Involvement of users and the local community in the planning and design process:
The Establishment Board of Trustees developed the school’s vision and were directly involved in the design process with representatives of the community. Community meetings were held with parents and local residents to obtain feedback on the vision, design and development of the school. Progress on construction was reported monthly though a website and flyers, which encouraged involvement of the local community well before the school opened. Prior to opening, school tours were held for students and the local community. Local Iwi contributed to the landscaping and blessed the site and buildings. Manukau City Council and the Auckland Regional Transport Authority were involved in development of travel plans and consulted widely with the community as part of this process. Teachers and principals from other schools were also involved in providing input as were the Mission Heights teachers, once appointed.

Activity Areas: The schools share an administration block, library, performing arts centre, sports fields and ICT infrastructure. The junior college has whanau (extended family) spaces for students and teachers, a large auditorium and gymnasium. The primary school has a multi-purpose hall and shared commons spaces (“learning studios”) between trios of classrooms.

Project costs: NZD 25,700,000.00

Source: Submitted to OECD for "Designing for Education: Compendium of Exemplary Educational Facilities 2011" in 2010

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User perspectives (2)

“The school has been open since February this year and has met and even exceeded our expectations. Our vision for a school with flexible, independent facilitated learning has been realised. Our students are engaged and both teachers and students report high levels of satisfaction with their new school environment. “Our glass environment means that we are all visible as we go about our daily work, from the principal to the students. Teachers feel comfortable in allowing students to move to work beyond the classroom as students are supervised in a non intrusive way. This has already developed independence and key competencies such as managing self and participating and contributing have become parts of our school culture. “The school and wider community are proud of our wonderful school”. The Mission Heights Primary School principal Veena Vohra said: “The school has in most areas exceeded expectations of the local community, the staff and the students for teaching and learning. This is particularly evident at MHPS as the construction of the new stage two buildings has commenced for 18 classrooms and six learning studios with no changes to the concept or the design, layouts or services that were in the stage one first block.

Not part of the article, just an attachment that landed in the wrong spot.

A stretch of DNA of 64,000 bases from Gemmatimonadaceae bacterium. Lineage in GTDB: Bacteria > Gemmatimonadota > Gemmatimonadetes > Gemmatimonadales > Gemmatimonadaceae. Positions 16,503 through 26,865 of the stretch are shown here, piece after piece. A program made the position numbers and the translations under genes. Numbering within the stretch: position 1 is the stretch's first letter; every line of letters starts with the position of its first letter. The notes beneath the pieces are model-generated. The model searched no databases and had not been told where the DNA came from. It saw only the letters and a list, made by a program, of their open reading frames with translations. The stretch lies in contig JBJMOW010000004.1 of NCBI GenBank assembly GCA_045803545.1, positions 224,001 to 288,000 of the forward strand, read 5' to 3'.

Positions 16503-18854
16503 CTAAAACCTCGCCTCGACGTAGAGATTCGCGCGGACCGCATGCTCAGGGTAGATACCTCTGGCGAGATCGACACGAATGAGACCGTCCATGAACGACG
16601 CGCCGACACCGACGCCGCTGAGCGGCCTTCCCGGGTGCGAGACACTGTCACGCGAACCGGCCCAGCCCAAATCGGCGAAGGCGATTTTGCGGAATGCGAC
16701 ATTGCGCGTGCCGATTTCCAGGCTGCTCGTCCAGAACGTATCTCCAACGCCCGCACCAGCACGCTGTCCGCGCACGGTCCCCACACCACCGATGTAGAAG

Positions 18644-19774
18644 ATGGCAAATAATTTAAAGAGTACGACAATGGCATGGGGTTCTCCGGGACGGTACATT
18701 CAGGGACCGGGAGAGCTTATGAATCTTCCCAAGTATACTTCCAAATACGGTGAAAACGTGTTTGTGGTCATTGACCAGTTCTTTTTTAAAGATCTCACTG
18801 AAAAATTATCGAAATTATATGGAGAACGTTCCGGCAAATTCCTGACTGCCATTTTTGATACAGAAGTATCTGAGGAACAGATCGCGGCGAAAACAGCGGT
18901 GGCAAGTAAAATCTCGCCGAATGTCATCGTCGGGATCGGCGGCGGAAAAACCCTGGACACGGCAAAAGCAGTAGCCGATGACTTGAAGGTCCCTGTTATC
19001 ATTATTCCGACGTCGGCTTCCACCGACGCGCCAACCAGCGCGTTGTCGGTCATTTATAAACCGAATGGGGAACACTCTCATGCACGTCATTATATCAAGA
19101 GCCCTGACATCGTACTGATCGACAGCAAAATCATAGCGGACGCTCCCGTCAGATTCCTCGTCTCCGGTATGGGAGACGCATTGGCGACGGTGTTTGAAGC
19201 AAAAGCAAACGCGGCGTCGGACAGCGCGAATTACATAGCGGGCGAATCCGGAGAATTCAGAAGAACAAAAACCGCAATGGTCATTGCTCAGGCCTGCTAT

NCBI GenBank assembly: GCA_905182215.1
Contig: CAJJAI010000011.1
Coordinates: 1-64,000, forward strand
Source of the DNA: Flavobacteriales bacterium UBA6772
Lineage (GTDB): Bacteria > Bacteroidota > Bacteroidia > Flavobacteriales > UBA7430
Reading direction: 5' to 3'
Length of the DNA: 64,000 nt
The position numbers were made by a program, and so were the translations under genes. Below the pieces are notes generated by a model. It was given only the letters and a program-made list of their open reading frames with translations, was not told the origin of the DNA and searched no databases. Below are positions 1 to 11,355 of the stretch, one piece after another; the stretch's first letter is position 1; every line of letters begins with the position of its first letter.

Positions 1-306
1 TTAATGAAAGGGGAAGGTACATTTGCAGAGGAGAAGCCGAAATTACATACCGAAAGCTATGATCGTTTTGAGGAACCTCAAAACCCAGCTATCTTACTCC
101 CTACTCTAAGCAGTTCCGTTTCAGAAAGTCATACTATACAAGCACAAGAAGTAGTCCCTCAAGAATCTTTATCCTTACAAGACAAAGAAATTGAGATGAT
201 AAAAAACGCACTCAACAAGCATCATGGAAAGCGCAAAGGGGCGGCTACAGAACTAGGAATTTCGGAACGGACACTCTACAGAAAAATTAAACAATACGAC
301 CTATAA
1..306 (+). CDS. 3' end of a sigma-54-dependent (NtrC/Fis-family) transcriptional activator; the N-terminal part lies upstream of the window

School principal, Mission Heights Junior College, Joan Middlemiss
“The school has in most areas exceeded expectations of the local community, the staff and the students for teaching and learning. This is particularly evident at MHPS as the construction of the new stage two buildings has commenced for 18 classrooms and six learning studios with no changes to the concept or the design, layouts or services that were in the stage one first block."
School principal, Mission Heights Primary, Veena Vohra

Images (5)

Drawings (3)

JCwhanau (Registration required)
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Credit: John Sofo, ASC Architects
Primspaces (Registration required)
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Credit: John Sofo, ASC Architects
Site Plan (Registration required)
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Credit: John Sofo, ASC Architects